As a cross-sector group of three primary teachers and two secondary teachers, we decided to focus on peer-assessment. We came to the consensus that the technique of a learning grid using success criteria was the strategy that we would focus on because most of us had used this already in one form or another. Our focus then became ‘What happens when peer-assessment grids are introduced in the classroom?’ 

Before beginning our five-week enquiry, we issued out a questionnaire to our pupils to gain an understanding of their perceptions of peer-assessment, its purpose and their value of using peer-assessment in their learning. Pupils were very honest in their responses. Some stated that they had low level confidence when commenting on their peer’s work. Others could see the value of such a task and enjoyed participating in peer-assessment activities.

The learning grid was introduced into two Secondary English classes, a Primary 3/2, Primary 3 and Primary 6 class. We hoped that this would examine the connection between using peer-assessment and children’s achievement in writing.  We used learning grids based around writing success criteria as a written format for finished pieces of work. The outcomes of our observations were that pupils became more confident assessing their partner’s work as the enquiry intervention progressed. Furthermore, we observed an openness of shared dialogue between pupils and a culture of critique. The children were more motivated to use their feedback to inform their own next steps for their next writing session. However, it became clear from parts of this study that pupils who did not benefit from the intervention, were those pupils with general difficulties across the curriculum. Pupils who struggled were those that had difficulties grasping the success criteria itself. More time focused on teaching the criteria would therefore overcome such challenges. Therefore, there was no clear high indicator of the focused task raising children’s achievement in writing within the five-week enquiry. Although children’s perceptions of, increased engagement within and motivation towards the peer-assessment task was highly observed by all.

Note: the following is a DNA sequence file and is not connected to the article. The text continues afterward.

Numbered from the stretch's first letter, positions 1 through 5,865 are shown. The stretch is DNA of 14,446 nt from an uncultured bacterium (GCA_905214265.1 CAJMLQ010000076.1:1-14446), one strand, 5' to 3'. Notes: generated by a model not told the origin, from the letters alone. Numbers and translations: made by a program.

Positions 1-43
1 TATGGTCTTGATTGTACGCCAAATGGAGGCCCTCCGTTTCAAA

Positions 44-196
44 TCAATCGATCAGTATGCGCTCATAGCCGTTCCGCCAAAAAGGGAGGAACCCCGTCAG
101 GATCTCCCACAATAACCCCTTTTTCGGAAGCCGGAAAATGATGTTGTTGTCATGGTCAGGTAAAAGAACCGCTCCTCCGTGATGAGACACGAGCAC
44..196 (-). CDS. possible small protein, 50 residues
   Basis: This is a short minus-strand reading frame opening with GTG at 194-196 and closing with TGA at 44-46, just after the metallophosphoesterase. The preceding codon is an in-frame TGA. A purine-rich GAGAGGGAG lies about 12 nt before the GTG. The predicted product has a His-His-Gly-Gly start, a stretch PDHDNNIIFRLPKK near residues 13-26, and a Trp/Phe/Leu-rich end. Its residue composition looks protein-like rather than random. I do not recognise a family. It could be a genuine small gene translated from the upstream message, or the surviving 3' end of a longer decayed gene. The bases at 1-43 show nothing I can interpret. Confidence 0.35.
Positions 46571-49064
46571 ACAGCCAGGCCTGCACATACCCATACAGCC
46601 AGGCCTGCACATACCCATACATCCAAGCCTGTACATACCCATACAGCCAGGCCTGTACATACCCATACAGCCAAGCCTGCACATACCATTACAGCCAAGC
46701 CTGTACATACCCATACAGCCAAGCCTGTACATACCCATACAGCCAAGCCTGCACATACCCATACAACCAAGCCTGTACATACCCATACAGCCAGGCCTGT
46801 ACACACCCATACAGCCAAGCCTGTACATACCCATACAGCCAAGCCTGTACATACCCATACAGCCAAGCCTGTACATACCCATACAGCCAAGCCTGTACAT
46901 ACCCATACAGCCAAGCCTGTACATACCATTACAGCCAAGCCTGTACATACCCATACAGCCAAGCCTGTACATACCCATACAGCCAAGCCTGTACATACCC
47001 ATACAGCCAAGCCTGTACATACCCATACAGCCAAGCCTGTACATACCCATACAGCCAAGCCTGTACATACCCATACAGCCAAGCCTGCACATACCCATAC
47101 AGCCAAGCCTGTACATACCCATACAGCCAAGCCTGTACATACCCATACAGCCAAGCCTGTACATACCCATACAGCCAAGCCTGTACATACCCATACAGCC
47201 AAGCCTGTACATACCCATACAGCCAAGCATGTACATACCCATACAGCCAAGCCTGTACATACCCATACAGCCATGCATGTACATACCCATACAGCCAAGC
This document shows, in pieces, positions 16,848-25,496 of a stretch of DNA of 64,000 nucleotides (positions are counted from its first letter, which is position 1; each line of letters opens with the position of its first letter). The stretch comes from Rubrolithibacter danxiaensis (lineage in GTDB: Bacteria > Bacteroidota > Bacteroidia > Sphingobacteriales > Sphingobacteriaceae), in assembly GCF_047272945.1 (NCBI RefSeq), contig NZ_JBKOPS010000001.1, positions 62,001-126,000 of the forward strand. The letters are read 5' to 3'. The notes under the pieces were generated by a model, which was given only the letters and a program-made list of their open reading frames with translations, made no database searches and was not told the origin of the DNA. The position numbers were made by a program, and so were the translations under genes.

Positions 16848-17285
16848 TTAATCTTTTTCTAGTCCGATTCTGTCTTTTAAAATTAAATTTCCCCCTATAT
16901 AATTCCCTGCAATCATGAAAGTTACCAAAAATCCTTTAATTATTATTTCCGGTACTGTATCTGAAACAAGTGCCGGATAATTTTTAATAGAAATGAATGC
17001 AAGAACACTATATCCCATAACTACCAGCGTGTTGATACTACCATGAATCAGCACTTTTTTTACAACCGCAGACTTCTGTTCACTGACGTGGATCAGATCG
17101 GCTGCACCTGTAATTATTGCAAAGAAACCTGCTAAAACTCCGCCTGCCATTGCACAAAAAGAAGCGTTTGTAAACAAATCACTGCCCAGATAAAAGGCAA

If we were to carry out the enquiry again we would perhaps conduct it over a much longer period. This would offer an overall result in a much more reliable study. We could focus on a small task to introduce the benefits of having comments from peers. This would then hopefully lend itself to creating further meaningful and purposeful learning exchanges.